Of course, there’s absolutely nothing wrong with a production Hatteras 60GT. The tournament- ready battlewagon has been well received by serious fishing and boating enthusiasts alike around the world..
With a sharp entry, the 60GT with 1,800-horsepower Caterpillar C32s can reach a top speed of 42 knots at 2300 rpm. At 1700 rpm, expect an effortless speed of 30.6 knots while consuming a total of 100 gallons per hour. While testing the standard GT, I found a tough head-sea boat that handled the five- to six-foot seas cruising at an impressive 26 knots. At the time, the 60GT was the first Hatteras built completely with a resin-infused hull. Hatteras uses a solid bottom, and awthartship stringers with PVC core encapsulated in fiberglass. The topsides and superstructure also use PVC core.
In fact, straight from the factory, this Hatteras represents a fine, tough, strong performing vessel. But taking to heart the old adage “There’s never been a perfect boat” — meaning perfect for everyone — West Coast based owner Preston King decided that, with a little customization, his boat Reel Time could be perfect.
For starters, West Coast anglers fish differently than their Atlantic brethren fish. Working with Stan Miller Yachts of California, King specified a variety of options to suit his specific needs. There is a huge West Coast-style baitwell in the center of the cockpit that also supports the fighting chair or a removable rocket launcher. You’ll find two more livewells on the bow. (Pacific anglers take their livies very seriously.) Reel Time is equipped with a two-speed air-conditioning pump that supplies water to the baitwells. The pump is so powerful that the manufacturer measures it not in gallons per hour, but rather in horsepower — 1½ horses to be exact. Baitwell pump redundancy includes DC pumps plus a third, separate pump for the wells on the bow.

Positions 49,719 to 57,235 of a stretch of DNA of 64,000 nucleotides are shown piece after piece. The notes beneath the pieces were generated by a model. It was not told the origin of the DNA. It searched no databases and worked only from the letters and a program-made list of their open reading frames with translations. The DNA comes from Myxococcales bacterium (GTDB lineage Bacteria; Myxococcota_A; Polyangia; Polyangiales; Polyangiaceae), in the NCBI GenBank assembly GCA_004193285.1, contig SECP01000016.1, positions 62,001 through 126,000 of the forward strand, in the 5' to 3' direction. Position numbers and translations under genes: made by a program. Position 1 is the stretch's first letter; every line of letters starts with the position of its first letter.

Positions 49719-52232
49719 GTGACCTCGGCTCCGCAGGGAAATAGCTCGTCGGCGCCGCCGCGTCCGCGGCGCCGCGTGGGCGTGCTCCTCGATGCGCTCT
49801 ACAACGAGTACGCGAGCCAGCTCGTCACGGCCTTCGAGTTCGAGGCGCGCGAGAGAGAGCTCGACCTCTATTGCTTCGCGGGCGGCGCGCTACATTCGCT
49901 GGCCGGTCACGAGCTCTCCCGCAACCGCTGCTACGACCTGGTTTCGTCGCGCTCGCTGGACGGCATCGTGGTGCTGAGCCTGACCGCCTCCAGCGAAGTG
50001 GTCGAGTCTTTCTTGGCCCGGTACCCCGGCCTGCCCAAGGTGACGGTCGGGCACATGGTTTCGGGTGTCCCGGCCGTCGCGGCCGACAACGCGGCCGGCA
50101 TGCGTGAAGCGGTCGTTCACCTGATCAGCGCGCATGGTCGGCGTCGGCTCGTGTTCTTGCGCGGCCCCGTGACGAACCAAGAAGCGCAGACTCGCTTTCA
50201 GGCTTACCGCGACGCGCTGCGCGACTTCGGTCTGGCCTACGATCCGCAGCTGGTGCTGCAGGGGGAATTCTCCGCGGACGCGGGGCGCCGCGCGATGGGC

Other changes and additions to what was already a super cockpit designed for serious anglers include an advanced cockpit station; a larger tackle station, which Hatteras installed to King’s design; and custom, thigh-high rails because walking to the bow is a much more frequent pastime for West Coast fishermen. The standard cockpit mezzanine is a great perch from which to watch your baits on any coast.
I love the access to the tower from the flying bridge. But, let me back up. Perhaps the most unique custom feature on Reel Time is the fold-down buggy top on the tower. There is a relatively low, fixed bridge between the Pacific Ocean and the owner’s home. He couldn’t have a fixed tower and still take his boat (docked behind his home) out to sea. So at the touch of a button, all the satellite domes and their attendant systems lock down. Then, the antennas and the buggy top fold over toward the cockpit and below the level of the flying bridge hardtop. When back in the “up” position, the tower “bucket” is easier and more secure to access than a standard tower.